Whiskey Tango Foxtrot

Whiskey Tango Foxtrot

(MA15+) Tina Fey, Margot Robbie, Billy Bob Thornton

Kim Baker’s (Tina Fey) life has become purposeless and lacking any inspiration. She works for a major news outlet, but has been relegated to writing puff pieces. Her relationship with her boyfriend has moved into the realm of the mediocre and she spends her evenings riding a stationary bicycle at the gym. Everything seems to be stagnating for Kim until she is offered the opportunity to be a war correspondent in Afghanistan. It is outside of her comfort zone, but she sees it as an opportunity to get out of the drudgery of life. After arriving in Kabul, she begins to wonder about the wisdom in her decision with war-torn Afghanistan being so culturally divergent from her life in New York City. Kim has to decide whether to leave before she even gets started or to move forward on this portion of her journey and give this new life a try. Throughout her first encounters on the field, she begins to get a taste of the challenges and rewards of being a foreign correspondent in a war zone. After some time in Afghanistan, Kim begins to grow into her role and sees how she can influence the military, the news teams and even the people of this Muslim nation. But she must decide if the drive for professional success is leading her to the best decisions with her life.

 

Whiskey Tango Foxtrot sits comfortably in the “dramedy” category, even though the marketing would lead audiences to believe that it is merely a dark comedy. This is a warning to all: don’t go in expecting belly laughs. Instead, what you’ll get are short bursts of laughter in between intense wartime moments and the promiscuous lifestyle of the foreign correspondent in Afghanistan. Author Kim Barker (Her surname was slightly changed for the sake of the script) provides a fine balance of comedic situations amid the horrors of war. It is understandable why Tina Fey and her production team jumped at the opportunity to take Kim’s story to cinemas.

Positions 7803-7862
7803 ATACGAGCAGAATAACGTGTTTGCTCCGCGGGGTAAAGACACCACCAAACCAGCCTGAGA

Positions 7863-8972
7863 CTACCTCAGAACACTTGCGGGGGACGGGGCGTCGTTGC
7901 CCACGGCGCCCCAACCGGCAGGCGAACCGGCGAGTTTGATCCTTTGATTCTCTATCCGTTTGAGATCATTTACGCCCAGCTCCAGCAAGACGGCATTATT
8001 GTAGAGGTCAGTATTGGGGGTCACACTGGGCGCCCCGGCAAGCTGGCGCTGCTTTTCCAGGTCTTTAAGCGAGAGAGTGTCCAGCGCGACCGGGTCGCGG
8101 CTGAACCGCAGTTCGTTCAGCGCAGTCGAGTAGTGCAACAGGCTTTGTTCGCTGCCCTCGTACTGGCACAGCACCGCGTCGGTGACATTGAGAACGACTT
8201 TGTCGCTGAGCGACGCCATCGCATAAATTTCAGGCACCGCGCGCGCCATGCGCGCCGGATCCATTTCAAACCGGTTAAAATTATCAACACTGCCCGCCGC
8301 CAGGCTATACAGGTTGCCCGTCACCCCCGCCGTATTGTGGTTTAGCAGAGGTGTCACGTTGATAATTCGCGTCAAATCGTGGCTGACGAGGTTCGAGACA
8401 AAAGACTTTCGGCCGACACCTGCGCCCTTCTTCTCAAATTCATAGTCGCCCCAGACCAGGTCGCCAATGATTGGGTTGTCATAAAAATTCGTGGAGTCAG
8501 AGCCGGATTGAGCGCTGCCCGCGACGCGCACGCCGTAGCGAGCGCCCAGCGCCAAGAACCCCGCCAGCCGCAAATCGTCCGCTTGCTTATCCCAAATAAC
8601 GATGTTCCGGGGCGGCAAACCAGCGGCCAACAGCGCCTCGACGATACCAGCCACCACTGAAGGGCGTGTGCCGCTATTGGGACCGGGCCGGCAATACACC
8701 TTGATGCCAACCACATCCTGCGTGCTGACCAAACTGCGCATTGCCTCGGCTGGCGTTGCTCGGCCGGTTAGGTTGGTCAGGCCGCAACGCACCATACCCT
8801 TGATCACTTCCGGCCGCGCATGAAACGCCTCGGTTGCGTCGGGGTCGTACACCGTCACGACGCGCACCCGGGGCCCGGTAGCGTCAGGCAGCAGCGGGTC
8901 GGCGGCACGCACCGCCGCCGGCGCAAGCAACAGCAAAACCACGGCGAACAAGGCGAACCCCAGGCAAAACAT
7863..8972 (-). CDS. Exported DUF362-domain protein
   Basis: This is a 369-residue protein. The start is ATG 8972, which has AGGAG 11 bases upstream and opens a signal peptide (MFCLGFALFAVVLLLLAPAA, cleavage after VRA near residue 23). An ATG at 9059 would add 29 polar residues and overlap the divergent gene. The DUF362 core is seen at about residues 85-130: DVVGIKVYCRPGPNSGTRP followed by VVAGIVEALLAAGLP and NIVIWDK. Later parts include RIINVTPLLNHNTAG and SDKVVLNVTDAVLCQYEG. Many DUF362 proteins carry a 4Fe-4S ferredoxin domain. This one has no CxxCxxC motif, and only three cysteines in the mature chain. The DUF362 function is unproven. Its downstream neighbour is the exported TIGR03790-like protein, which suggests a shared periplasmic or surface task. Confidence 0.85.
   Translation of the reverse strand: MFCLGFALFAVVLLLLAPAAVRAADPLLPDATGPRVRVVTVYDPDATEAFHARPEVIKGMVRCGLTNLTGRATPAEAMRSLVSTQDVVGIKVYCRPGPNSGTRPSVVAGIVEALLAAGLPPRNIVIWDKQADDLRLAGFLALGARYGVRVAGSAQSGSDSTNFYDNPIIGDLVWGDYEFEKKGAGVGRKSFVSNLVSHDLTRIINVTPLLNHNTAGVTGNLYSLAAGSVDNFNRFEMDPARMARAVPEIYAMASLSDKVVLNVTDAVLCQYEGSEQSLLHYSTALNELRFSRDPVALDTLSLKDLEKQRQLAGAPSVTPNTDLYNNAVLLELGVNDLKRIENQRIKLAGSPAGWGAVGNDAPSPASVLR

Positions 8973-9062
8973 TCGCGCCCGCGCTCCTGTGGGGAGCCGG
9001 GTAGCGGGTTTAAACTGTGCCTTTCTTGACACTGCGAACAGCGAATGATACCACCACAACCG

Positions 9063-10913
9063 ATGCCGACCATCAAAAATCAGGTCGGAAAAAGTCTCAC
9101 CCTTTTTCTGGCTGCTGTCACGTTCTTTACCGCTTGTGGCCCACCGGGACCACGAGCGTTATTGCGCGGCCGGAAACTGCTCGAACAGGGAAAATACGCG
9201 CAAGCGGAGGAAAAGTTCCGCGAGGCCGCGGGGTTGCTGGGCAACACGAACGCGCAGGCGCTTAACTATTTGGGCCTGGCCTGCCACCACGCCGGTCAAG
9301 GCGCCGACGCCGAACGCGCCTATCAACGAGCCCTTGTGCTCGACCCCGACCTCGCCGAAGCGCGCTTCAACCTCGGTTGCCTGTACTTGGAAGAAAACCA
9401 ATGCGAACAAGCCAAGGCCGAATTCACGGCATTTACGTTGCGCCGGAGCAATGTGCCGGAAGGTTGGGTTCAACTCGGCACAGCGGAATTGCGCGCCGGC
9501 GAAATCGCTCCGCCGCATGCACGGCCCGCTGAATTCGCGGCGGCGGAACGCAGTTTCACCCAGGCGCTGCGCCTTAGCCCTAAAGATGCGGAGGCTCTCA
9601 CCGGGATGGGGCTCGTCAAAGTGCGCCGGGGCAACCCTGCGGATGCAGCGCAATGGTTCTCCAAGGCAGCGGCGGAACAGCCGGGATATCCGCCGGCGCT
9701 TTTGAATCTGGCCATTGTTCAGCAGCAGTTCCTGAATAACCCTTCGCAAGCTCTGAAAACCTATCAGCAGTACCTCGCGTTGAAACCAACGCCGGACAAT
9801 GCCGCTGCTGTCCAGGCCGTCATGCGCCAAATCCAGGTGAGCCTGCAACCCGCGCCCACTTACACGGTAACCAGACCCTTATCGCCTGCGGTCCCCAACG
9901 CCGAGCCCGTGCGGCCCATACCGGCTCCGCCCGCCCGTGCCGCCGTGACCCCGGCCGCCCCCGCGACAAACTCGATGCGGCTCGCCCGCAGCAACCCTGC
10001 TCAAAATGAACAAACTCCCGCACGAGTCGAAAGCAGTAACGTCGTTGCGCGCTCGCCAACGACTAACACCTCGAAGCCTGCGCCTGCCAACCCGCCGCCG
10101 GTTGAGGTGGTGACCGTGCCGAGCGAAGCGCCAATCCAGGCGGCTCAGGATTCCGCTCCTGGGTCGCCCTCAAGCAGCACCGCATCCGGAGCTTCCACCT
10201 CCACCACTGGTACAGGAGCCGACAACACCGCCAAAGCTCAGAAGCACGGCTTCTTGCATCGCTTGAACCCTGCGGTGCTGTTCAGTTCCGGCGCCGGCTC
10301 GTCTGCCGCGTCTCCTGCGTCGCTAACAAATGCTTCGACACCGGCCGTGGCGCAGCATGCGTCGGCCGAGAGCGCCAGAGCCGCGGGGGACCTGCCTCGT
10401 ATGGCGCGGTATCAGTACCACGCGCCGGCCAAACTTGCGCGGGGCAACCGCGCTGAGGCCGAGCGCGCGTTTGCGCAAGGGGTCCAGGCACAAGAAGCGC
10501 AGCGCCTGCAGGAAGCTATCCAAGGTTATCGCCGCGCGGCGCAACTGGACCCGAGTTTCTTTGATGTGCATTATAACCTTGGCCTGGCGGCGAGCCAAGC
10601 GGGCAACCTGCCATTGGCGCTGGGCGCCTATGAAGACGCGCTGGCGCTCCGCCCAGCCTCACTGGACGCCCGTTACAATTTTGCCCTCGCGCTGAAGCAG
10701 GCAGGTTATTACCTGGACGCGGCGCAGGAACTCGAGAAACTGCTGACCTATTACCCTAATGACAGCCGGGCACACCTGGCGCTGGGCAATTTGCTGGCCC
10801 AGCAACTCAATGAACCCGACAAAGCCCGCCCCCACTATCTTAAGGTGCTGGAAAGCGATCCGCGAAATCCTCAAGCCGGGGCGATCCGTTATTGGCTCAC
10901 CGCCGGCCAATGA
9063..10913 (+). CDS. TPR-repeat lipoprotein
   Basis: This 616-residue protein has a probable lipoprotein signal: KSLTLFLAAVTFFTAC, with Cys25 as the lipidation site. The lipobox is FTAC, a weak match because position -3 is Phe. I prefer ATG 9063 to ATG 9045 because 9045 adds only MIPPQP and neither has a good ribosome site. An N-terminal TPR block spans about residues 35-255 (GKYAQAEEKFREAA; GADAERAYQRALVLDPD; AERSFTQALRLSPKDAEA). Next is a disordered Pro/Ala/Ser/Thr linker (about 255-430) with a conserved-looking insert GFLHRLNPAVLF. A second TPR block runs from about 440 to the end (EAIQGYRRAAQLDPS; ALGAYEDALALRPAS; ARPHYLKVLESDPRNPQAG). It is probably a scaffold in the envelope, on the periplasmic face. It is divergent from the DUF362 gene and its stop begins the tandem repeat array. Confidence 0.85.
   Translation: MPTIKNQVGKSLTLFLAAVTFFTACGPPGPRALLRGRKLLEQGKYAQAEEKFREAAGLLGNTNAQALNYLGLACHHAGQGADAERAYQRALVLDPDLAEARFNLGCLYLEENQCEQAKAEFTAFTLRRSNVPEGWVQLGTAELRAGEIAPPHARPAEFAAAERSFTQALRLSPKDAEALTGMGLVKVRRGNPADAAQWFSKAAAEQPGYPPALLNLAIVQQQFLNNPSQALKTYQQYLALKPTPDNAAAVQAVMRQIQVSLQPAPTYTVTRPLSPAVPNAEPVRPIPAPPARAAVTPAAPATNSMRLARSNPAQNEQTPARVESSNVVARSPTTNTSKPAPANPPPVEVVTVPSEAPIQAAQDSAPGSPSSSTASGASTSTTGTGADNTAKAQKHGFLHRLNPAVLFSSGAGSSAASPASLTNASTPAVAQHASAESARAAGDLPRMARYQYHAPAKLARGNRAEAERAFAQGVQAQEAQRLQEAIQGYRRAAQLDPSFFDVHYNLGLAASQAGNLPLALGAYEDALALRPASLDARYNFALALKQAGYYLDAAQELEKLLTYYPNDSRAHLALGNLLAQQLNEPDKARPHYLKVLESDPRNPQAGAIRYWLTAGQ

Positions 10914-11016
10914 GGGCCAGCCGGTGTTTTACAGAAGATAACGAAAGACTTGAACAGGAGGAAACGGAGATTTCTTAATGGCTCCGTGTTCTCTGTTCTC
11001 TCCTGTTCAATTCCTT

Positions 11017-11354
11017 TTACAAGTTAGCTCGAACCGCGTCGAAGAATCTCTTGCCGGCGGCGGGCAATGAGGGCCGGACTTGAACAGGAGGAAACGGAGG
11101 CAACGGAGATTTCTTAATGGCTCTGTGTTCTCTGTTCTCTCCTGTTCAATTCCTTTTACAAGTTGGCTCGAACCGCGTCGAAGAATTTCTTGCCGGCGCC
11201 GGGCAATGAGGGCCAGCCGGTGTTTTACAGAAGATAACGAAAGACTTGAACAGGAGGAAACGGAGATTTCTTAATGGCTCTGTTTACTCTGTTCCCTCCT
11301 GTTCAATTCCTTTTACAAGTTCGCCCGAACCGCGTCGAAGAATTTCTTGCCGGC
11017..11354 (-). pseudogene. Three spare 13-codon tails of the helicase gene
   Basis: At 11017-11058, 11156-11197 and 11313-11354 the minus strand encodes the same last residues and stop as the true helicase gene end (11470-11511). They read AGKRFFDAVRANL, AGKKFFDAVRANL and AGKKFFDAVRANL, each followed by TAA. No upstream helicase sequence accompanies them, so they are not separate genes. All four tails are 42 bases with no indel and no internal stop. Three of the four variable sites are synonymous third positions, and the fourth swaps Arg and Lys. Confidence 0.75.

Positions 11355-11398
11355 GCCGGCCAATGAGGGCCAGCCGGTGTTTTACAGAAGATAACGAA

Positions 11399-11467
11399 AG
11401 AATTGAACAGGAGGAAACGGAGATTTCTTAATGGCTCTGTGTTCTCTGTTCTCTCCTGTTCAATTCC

The message of this battlefield adventure from directors Glenn Ficarra and John Requa (Focus) seems to be that in amongst the horrors of war, humour can be the salve to minimise the pain of the overall experience. In determining this balance of reality and comedy, this production has drawn in exceptional talent in front of the camera. Fey leads the way, with Billy Bob Thornton (Fargo TV series), Martin Freeman (um, Fargo TV series) and Australian rising superstar Margot Robbie (Focus) delivering strong performances as key support characters. But they don’t steal the scene from Fey. The only actor that gets close to taking the film out of the hands of seasoned comedian Fey is the relative unknown, Christopher Abbott (A Most Violent Year). Playing her interpreter and protector, Fahim, Abbott’s subtle and quiet presence proves to be the primary conscience of the whole film.

Even with all of the talent, the key difficulty in watching Whiskey Tango Foxtrot is determining what is the most repulsive within the biographical sketch: the images of combat, the treatment of the Afghan people by the remnants of the Taliban, or the deplorable lifestyle choices of the foreign correspondents.

Ultimately, it is hard to get past the extreme adult nature of the film which does bring down its overall appeal.

What are some of the bigger questions to consider from this film?

What do you do with your life when it seems to be boring, purposeless and lacking satisfaction? Is the answer to go off and join the circus, change jobs, or like Kim Barker, go off and be a foreign correspondent in Afghanistan? Any one of these might be the answer to the dilemma, but how do you know? In the writings of King Solomon in the book of Proverbs, he states “The fear of the LORD is the beginning of wisdom, and knowledge of the Holy One is understanding.” In the realm of decision-making, there can be no greater source for answers than the  Lord of everything. God can direct your path, if you allow him to do so.

  1. What does the God have to say about my job? (Ecclesiastes 2:24, 2 Thessalonians 3:10)
  2. Why does war exist? (Genesis 3)
  3. Does God care about my life? (Matthew 6: 8, 26)

Russell Matthews works for City Bible Forum Sydney and is a film blogger

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